Certification groups criticize Seafood Watch downgrade of Chilean farmed trout to the ‘avoid’ list

Responsible Seafood Advocate

Latest ranking stirs controversy amongst third-party certification bodies

A recent decision by Seafood Watch to list Chilean farmed trout on the “avoid” list has triggered criticism from third-party certification programs, such as the Marine Stewardship Council (MSC), Aquaculture Stewardship Council (ASC) and the Global Seafood Alliance’s (GSA) Best Aquaculture Practices (BAP) certifications.

Major third-party aquaculture certification groups are criticizing a recent decision by the Monterey Bay Aquarium’s Seafood Watch ratings program to downgrade Chilean farmed trout to its “avoid” list.

Seafood Watch, the influential seafood sustainability assessment program, advised that rainbow trout farmed in Chile’s Region X (Los Lagos) in marine net pens “should be avoided.”

“The high use of antimicrobials and pesticides to control bacterial diseases and parasitic sea lice and the potential development of antimicrobial resistance across Chile are significant concerns,” the organization wrote in its decision posted online. “In Region X, rainbow trout are treated, on average, 1.17 times per site per year with antimicrobials listed as highly important for human medicine by the World Health Organization and are also treated multiple times with pesticides. Determining the origin, drivers, and scale of resistance is challenging, and this is an active area of research in Chile.”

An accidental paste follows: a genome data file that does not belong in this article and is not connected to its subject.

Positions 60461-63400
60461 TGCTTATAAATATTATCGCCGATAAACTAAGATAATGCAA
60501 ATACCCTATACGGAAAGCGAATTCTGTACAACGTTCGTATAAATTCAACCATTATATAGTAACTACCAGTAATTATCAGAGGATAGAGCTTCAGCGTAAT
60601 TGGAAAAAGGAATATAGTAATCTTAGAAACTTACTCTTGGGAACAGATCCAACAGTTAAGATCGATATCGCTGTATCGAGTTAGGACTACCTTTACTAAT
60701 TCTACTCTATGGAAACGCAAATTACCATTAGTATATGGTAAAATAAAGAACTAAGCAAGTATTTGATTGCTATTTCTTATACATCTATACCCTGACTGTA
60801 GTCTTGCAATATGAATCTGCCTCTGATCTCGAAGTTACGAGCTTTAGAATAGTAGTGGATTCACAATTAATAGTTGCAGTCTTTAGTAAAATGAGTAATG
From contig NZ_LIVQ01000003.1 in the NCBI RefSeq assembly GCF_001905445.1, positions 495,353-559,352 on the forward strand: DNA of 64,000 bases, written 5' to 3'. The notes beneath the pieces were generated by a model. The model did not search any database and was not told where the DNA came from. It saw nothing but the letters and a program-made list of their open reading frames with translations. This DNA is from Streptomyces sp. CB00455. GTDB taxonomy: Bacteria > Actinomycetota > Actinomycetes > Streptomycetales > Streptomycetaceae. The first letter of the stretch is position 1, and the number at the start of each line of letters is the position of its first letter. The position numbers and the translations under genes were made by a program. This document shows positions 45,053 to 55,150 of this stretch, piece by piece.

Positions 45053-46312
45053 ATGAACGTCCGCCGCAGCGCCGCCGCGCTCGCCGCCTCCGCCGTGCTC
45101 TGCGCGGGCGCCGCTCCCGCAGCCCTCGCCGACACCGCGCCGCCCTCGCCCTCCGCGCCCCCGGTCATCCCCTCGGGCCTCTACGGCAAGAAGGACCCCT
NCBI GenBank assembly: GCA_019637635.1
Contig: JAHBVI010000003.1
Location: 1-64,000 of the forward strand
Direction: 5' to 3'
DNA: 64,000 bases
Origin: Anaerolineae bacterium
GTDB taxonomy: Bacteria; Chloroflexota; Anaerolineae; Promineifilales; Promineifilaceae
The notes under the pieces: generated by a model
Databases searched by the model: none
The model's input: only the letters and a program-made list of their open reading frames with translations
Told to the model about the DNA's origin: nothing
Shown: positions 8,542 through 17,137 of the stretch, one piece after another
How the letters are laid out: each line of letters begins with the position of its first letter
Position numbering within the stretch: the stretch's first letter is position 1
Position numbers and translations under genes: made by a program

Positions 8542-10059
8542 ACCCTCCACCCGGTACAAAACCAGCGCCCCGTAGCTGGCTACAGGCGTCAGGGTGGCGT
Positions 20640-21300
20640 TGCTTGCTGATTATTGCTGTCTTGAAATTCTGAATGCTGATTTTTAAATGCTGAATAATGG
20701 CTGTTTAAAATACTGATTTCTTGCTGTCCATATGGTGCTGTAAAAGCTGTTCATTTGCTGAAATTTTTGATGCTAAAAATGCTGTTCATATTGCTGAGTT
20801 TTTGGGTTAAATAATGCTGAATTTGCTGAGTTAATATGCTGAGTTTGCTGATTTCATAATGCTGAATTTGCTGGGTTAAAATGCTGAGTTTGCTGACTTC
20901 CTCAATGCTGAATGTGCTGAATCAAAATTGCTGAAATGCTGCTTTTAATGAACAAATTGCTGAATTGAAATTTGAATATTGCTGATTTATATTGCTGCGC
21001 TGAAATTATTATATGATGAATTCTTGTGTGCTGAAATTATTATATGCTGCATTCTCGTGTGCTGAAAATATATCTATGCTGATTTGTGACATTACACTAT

The organization said that the “widespread, repetitive and prolonged use of antimicrobials on rainbow trout (and Atlantic salmon) farms likely contributes to resistance.” In addition, it claimed that “large-scale escape events and trickle losses continue to occur.”

“Even though rainbow trout are established in the wild due to historical stocking, escaped farmed trout pose a high risk to wild, native species through predation and resource competition,” wrote Seafood Watch on its website.

This latest update is part of a growing list of controversial rankings, such as the recent red listing of American-caught Atlantic lobster triggering criticism. Third-party certification groups – the Aquaculture Stewardship Council (ASC) and the Global Seafood Alliance’s (GSA) Best Aquaculture Practices (BAP) certification programs – voiced their objections to the decision.

“Retailers and foodservice buyers, as well as consumers, can be assured that the rainbow trout that they’re purchasing from BAP-certified farms in Chile are responsibly produced and 100-percent compliant with BAP standards,” said Steve Hedlund, communications manager for GSA.

ASC said the issues raised by Seafood Watch are moot, arguing that “if it’s ASC certified, you can be assured that it’s been responsibly produced.” It said that any concerns about Chilean farmed trout are addressed by the ASC’s standards for salmon farms – the requirement to earn the eco-label.

“This overrides any rating that a region may have been given,” said an ASC spokesperson. “Consumers and buyers from both retail and foodservice sector can continue buying ASC-certified rainbow trout farmed from Chile with confidence.”

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